For ordinary mortals who don’t get chauffeured to work in a stretch limousine, luckily there’s public transport. In and around Hamburg, the public transportation system is made up of an extensive network of trains, buses and ferries. And no matter which means of transportation you use, one ticket is sufficient, as the 33 local transportation companies including the Hamburger Hochbahn and the S-Bahn Hamburg, are all members of the Hamburger Verkehrsverbund (HVV) integrated public transport association. In addition to greater Hamburg, the neighboring counties of Pinneberg, Segeberg, Stormarn, Herzogtum Lauenburg, Lüneburg, Harburg and Stade in Schleswig-Holstein and Niedersachsen are also part of the HVV area, which spans 8,600 square kilometers.
To make using the system as easy as possible for native Hamburg citizens and newcomers, there’s a large network of services and sales points at prominent locations as well as a telephone information hot line on 040/194 49, charged at local rates.
On an average working day, the HVV transports 2 million people to all parts of the network on more than 680 commuter and regional trains, buses and ferries. The heart of Hamburg’s public transportation system is the suburban railway network that connects all the parts of town.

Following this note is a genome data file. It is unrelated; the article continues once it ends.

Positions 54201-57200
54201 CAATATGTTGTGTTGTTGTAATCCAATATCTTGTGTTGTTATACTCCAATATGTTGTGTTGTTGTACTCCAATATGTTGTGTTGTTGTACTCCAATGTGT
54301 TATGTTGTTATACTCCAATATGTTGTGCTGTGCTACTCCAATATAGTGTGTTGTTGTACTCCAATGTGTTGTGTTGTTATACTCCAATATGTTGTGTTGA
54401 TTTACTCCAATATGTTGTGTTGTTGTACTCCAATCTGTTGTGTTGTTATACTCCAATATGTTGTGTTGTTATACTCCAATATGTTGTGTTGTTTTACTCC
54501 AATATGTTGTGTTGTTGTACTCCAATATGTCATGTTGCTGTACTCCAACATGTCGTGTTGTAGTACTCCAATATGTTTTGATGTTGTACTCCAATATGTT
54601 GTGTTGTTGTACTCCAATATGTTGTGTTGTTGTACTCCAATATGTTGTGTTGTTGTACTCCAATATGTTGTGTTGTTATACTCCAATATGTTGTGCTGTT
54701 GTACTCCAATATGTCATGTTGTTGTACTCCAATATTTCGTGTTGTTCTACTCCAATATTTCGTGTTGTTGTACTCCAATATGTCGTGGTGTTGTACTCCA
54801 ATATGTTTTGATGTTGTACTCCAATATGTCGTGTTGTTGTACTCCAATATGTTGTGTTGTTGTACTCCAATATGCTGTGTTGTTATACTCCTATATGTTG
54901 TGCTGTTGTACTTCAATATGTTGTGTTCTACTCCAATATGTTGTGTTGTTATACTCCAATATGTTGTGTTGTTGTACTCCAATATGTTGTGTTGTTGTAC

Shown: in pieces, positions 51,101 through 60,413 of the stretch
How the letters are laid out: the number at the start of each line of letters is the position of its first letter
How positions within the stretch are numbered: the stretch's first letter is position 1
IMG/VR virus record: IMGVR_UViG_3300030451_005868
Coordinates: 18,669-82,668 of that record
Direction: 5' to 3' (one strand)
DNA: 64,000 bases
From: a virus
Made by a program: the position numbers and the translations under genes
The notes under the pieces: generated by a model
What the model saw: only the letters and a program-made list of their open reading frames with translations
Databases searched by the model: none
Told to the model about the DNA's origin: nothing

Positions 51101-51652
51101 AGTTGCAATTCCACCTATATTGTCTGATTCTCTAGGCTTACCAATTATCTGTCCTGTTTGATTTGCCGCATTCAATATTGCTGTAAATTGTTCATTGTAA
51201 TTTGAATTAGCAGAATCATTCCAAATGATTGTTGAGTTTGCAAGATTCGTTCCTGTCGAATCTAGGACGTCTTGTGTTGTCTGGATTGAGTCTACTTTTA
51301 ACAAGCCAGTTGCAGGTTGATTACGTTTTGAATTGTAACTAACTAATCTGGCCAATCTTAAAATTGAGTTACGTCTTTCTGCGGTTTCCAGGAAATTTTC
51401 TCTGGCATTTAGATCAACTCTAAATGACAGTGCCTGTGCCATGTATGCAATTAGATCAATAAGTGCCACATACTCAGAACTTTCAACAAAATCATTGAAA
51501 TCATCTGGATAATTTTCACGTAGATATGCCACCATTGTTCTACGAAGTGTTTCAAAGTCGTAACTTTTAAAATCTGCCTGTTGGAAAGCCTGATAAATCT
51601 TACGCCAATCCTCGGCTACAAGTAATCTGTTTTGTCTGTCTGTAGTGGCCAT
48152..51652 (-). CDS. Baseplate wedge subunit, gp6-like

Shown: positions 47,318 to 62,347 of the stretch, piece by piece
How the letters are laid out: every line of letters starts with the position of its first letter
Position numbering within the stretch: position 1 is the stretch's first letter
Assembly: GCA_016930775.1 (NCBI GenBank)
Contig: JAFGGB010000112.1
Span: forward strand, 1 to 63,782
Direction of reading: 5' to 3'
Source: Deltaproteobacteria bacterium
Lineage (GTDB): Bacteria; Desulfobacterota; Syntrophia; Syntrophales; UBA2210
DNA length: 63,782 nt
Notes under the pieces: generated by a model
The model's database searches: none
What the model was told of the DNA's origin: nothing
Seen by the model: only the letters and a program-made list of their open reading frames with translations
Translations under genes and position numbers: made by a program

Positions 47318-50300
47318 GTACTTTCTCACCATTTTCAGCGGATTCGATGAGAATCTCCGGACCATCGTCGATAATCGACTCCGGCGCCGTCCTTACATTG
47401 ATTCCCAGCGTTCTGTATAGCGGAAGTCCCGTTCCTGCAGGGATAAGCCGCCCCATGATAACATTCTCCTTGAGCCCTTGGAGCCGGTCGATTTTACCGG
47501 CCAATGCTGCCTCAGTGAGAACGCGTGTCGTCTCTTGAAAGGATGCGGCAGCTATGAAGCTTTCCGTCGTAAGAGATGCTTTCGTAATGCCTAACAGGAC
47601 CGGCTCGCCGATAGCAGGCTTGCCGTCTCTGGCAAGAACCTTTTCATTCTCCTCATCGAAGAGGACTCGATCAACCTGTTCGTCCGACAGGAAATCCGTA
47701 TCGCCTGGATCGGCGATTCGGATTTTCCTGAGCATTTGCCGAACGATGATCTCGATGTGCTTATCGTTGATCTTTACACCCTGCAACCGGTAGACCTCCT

If all the tracks had been laid in a straight line, they would go from Hamburg all the way to Munich, southern Germany.
The Hamburg network has more than 800 kilometers of tracks. And more are being added over the next couple of years. The long-awaited S1 airport train, which runs every 10 minutes, went into service in December 2008 and the new subway line U4 will run to HafenCity starting in 2011. The HVV can offer another record, which no one can take away – it was founded in 1965 as the world’s first integrated public transport system.